Department of Energy Argonne National Laboratory Office of Science NEWTON's Homepage NEWTON's Homepage
NEWTON, Ask A Scientist!
NEWTON Home Page NEWTON Teachers Visit Our Archives Ask A Question How To Ask A Question Question of the Week Our Expert Scientists Volunteer at NEWTON! Frequently Asked Questions Referencing NEWTON About NEWTON About Ask A Scientist Education At Argonne Methane and Plants
Name: Theresa M.
Status: student
Age: 30s
Location: N/A
Country: N/A
Date: 4/21/2003

I had a natural gas leak outside my house. The leak as fixed, however, there were pockets of gas stuck underground. The gas traveled up around my foundation and my landscaping. Now that spring has sprung some of my plants are dead. I was wondering if there are any studies done on how natural gas affects plants? I had contacted my local arboretum and they sent me elsewhere. Now I am trying the web looking for answers. Thank you.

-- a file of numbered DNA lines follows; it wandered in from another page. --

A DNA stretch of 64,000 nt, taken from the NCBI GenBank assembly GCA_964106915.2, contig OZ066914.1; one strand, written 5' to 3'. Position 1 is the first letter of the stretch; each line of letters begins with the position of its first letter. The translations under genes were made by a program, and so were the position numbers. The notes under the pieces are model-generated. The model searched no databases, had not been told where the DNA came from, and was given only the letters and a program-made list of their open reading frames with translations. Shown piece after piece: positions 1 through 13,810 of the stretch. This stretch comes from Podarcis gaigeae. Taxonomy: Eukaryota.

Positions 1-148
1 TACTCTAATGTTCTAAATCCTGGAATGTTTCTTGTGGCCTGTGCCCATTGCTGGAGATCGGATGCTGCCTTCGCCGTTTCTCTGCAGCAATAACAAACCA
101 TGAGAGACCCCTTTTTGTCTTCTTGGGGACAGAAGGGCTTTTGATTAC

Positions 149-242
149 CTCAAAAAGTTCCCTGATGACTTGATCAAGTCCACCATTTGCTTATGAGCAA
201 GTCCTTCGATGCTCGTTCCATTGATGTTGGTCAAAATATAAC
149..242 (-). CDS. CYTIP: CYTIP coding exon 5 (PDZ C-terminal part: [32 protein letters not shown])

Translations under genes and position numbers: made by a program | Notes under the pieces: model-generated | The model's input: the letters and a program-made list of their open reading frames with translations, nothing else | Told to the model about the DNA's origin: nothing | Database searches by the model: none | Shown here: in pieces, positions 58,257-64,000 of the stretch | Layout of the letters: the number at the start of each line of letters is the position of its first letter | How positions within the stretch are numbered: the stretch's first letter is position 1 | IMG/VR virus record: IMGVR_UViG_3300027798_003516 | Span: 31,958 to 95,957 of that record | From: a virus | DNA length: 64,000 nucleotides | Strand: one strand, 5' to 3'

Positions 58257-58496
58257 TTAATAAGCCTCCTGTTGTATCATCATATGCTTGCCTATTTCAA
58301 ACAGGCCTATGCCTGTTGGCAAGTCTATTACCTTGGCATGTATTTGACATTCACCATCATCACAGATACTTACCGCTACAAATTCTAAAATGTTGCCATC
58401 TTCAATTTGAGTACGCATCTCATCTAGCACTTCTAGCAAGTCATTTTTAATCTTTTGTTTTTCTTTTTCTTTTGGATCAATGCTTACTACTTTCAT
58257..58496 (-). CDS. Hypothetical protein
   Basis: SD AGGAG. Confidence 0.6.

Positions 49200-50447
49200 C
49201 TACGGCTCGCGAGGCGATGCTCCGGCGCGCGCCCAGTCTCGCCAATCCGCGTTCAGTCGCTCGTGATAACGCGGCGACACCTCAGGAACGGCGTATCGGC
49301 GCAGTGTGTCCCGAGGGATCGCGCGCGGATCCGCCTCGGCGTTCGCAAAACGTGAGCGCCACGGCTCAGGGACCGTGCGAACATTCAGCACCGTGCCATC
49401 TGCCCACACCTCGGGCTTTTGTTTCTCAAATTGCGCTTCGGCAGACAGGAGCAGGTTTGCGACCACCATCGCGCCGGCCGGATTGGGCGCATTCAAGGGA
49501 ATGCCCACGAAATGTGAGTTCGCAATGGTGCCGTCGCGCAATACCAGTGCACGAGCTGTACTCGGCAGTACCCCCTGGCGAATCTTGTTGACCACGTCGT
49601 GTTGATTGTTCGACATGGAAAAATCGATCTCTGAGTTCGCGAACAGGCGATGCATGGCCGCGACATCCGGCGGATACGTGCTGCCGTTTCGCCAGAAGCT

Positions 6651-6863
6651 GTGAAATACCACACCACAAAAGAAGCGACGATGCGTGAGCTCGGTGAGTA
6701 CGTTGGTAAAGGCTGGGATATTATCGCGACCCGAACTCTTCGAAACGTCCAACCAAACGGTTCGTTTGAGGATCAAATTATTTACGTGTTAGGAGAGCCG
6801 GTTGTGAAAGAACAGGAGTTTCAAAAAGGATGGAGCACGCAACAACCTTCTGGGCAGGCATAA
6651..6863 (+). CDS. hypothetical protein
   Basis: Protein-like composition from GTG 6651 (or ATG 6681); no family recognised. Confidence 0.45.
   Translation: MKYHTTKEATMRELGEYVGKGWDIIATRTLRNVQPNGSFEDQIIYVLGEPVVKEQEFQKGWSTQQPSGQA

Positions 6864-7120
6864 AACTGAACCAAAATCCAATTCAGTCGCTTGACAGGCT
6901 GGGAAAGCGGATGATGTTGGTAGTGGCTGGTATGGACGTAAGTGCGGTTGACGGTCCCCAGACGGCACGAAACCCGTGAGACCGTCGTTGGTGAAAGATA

I do not think that natural gas in the soil would directly kill vegetation. Plants take in oxygen through the stomates on their leaves, and respire carbon dioxide from their leaves also. The roots main function is the uptake of water and nutrients. Perhaps the mechanical effects of fixing the gas line, i.e., digging around your home actually severed the plant roots?

Anthony Brach, Ph.D

Click here to return to the Botany Archives

NEWTON is an electronic community for Science, Math, and Computer Science K-12 Educators, sponsored and operated by Argonne National Laboratory's Educational Programs, Andrew Skipor, Ph.D., Head of Educational Programs.

For assistance with NEWTON contact a System Operator (, or at Argonne's Educational Programs

Educational Programs
Building 360
9700 S. Cass Ave.
Argonne, Illinois
60439-4845, USA
Update: June 2012
Weclome To Newton

Argonne National Laboratory